Are We Hypocrites at Home?

“The problem with Christians is that they are all hypocrites.”

Chances are very high that you have heard those words spoken to or around you at some point in your life.  A common complaint of many, many unbelievers is that Christians say one thing and do another; they talk a talk but don’t walk the walk.  This persuasion is so prevalent that David Kinnamen, President of Barna Group, actually surveyed 718 self-identified Christians to determine if this idea was indeed true.  Sadly he discovered that over half of the participants identified themselves as having actions or attitudes more like the hypocritical Pharisees of the Bible than those of Jesus Christ.

The challenge for us as parents and ministers is to consider; how do we model authenticity and consistency while still acknowledging we are all sinners who at times fall into sin?

We all mess up.  We act in ways that are selfish and un-Christlike.  And in those moments, we can appear hypocritical, especially to the kids who are watching us and learning from us what it is to be a follower of Christ.

Consistency in what we teach and how we live is critical to creating an atmosphere of authenticity both at home and at church. 

Who we are and how we are living should flow seamlessly between those worlds without friction or tension.  What we do in one place, we should be able to just as freely do in another place and our faith should reach beyond the walls of church into the everyday life we live.

Consider these five “church” activities that we engage in easily and freely at church but not as often in the home:

1. Worship – Every Sunday without fail, voices are raised in song in churches around the world, praising and worshiping the Lord through “songs, hymns and spiritual songs.”  Have you ever considered hosting a worship service with your family at home?  Worship through song isn’t limited only to the w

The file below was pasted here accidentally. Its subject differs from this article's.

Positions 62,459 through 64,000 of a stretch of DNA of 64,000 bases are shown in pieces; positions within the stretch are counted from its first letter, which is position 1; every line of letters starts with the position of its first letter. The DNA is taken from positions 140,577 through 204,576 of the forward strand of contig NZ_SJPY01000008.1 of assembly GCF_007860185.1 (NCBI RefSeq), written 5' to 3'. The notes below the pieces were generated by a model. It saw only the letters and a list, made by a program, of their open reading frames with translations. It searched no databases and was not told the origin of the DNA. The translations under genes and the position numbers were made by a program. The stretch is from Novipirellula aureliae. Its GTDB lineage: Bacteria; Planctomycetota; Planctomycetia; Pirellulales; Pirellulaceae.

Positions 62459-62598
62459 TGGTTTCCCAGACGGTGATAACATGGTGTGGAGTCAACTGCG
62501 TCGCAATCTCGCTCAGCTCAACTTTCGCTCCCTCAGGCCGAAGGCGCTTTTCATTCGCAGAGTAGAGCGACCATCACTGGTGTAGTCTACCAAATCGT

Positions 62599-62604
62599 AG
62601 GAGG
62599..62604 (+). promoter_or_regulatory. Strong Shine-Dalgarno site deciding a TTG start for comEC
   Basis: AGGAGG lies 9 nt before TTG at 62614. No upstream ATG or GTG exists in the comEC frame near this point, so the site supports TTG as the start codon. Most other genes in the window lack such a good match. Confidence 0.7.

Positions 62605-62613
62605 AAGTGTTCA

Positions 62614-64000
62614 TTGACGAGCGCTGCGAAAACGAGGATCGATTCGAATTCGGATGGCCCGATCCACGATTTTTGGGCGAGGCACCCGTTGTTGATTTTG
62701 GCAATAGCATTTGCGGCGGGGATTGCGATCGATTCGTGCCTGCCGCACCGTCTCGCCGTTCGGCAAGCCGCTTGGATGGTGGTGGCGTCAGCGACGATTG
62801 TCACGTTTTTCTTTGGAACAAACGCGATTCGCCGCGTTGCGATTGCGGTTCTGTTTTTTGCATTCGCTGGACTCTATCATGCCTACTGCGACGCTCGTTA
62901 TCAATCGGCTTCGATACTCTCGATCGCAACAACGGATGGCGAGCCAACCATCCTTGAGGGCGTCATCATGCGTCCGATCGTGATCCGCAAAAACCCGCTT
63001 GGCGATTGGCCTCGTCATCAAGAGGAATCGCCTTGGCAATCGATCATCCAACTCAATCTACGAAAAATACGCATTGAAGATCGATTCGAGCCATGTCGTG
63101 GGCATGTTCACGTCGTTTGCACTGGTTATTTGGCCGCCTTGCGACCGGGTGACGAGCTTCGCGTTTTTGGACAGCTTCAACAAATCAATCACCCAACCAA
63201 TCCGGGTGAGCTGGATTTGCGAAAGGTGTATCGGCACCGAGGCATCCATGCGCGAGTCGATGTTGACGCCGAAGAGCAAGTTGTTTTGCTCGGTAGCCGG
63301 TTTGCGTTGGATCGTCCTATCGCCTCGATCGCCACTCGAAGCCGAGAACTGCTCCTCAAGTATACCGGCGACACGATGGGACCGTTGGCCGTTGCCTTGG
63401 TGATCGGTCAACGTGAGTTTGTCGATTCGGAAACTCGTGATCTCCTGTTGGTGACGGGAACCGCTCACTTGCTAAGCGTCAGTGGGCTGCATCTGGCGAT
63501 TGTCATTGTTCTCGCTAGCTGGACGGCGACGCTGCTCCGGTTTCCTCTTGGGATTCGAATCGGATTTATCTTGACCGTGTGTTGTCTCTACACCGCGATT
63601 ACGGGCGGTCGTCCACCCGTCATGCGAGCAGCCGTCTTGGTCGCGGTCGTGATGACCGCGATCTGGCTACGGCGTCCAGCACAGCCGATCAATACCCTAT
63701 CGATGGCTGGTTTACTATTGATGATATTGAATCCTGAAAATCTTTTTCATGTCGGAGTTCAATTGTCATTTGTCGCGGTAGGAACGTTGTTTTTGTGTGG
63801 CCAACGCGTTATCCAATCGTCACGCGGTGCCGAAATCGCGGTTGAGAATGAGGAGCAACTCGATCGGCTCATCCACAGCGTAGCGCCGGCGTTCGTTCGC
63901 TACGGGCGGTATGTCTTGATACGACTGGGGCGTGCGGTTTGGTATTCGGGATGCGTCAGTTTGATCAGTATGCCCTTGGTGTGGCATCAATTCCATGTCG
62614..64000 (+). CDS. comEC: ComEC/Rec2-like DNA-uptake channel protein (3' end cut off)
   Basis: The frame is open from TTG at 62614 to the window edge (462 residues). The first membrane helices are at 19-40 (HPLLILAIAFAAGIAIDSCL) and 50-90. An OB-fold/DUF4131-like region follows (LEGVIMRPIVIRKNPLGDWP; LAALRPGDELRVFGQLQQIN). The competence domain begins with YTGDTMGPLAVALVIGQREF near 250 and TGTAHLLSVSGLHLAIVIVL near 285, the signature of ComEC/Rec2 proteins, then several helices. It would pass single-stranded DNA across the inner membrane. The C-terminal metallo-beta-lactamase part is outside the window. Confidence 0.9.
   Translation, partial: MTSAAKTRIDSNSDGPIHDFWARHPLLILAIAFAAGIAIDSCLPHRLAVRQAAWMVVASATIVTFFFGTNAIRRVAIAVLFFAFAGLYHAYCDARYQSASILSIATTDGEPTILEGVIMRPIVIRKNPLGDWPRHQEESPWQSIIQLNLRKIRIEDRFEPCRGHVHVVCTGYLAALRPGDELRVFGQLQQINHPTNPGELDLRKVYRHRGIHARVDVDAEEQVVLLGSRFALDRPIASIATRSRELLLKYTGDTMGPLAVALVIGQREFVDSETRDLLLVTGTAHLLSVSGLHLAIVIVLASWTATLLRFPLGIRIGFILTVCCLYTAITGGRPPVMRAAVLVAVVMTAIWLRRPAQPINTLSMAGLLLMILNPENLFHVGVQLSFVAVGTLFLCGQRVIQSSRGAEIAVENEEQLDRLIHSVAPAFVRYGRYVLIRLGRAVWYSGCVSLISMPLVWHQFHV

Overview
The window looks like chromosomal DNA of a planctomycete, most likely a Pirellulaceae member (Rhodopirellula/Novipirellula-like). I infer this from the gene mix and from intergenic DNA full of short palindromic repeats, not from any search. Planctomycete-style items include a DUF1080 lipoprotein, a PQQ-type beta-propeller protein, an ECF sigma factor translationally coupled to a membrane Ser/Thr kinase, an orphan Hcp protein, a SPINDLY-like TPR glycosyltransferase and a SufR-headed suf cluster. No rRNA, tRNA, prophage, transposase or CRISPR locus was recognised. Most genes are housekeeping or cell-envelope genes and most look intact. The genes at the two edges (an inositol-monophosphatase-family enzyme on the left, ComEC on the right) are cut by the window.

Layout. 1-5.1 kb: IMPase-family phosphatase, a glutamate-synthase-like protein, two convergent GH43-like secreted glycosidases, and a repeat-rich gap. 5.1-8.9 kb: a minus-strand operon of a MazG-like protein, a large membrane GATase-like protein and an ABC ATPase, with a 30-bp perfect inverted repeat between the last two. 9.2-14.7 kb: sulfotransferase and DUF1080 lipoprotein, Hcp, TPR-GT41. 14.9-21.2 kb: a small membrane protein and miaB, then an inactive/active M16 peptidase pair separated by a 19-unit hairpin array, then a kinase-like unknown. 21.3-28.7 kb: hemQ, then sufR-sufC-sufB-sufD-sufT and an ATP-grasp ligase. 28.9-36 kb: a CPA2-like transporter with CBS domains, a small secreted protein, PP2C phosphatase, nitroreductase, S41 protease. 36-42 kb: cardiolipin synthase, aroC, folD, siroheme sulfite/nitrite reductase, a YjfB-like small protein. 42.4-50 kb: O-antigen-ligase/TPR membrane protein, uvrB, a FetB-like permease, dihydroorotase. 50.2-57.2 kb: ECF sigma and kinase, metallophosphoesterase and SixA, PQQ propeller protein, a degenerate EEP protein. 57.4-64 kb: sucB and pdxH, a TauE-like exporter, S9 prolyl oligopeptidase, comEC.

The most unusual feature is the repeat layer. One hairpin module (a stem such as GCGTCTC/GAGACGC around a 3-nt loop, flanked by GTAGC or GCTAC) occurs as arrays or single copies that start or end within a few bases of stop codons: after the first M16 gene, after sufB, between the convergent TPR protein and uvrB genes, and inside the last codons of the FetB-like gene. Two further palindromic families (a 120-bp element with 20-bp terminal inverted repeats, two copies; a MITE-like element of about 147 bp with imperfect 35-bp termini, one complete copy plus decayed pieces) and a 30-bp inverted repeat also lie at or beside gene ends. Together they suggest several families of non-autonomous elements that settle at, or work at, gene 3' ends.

alls of a church
, in fact Paul says we are to to always be “singing and making melody in our hearts to the Lord.”

child-praying2. Prayer – Whether it be a pastoral prayer or the communal recitation of the Lord’s prayer, we have no problem engaging in spoken prayer in a church setting; do we do the same in our homes?  The Lord’s Prayer is a great way for you to begin praying with your kids and creating that seamless flow between church and home.

3. Offering – Every week, the plate is passed and our tithes and offerings are given to the Lord.  But we don’t have to limit our giving to the church offering plate.  Maybe your family could support a missionary or sponsor a child or provide meals for families in need.  The cheerful heart of giving isn’t only for church.

4. Bible reading – If the only time your child sees you open the Bible (or pull up the app on your phone or tablet) is in the church building, the model they see is one where the Bible is only for church not for life.  But the writer of Psalms says, “Your word is a lamp to my feet and a light to my path.”  The Scripture is for everywhere, every day.

5. Fellowship – Let’s face it; a big reason for going to church is to see  friends.  I had someone tell me the only time they saw their friends was on Sunday morning.  It’s really hard for your kids to see the community and family that is the body of Christ if they only see people for 1 hour a week, 4 times a month.  Invite people over, build relationships and enjoy fellowship all week long.

When kids see consistency in who we are and what we do at church and who we are and what we do at home, it will be easier for them to respond to the idea that all Christians are hypocrites by simply pointing to… YOU.

Could there be a higher compliment than to hear your son or daughter say in truth, “Not all Christians are hypocrites.  My parents are just Christians.. all the time”? 

When we are consistent, we are authentic, and when we are authentic, we are modeling the truth of Jesus to the next generation.

Ministers: What are some “home” activities that we could pull into the church setting to enhance consistency on our end? For example, shared meals, family devotions, movie night?


For more information about

Check out to ReFocus Ministry or “like” our Facebook page. Join our conversation at theReFocus Family and Intergen Ministry group on Facebook. 

About the author

Family(40)Christina Embree is wife to Pastor Luke, mom to three wonderful kids, and family minister at Nicholasville UMC. She is passionate about seeing churches partnering with families to encourage faith formation at home and equipping parents to disciple their kids in the faith. Currently studying Family, Youth and Children’s Ministry at Wesley Seminary, she also blogs at www.refocusministry.org and is a contributing blogger at D6 Family,  Seedbed, and ChildrensMinistryBlog.com.

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One thought on “Are We Hypocrites at Home?

  1. Pingback: Star Wars, Light Sabers and Redemption: Four Practical Discipleship Ideas for Parents | r e F o c u s

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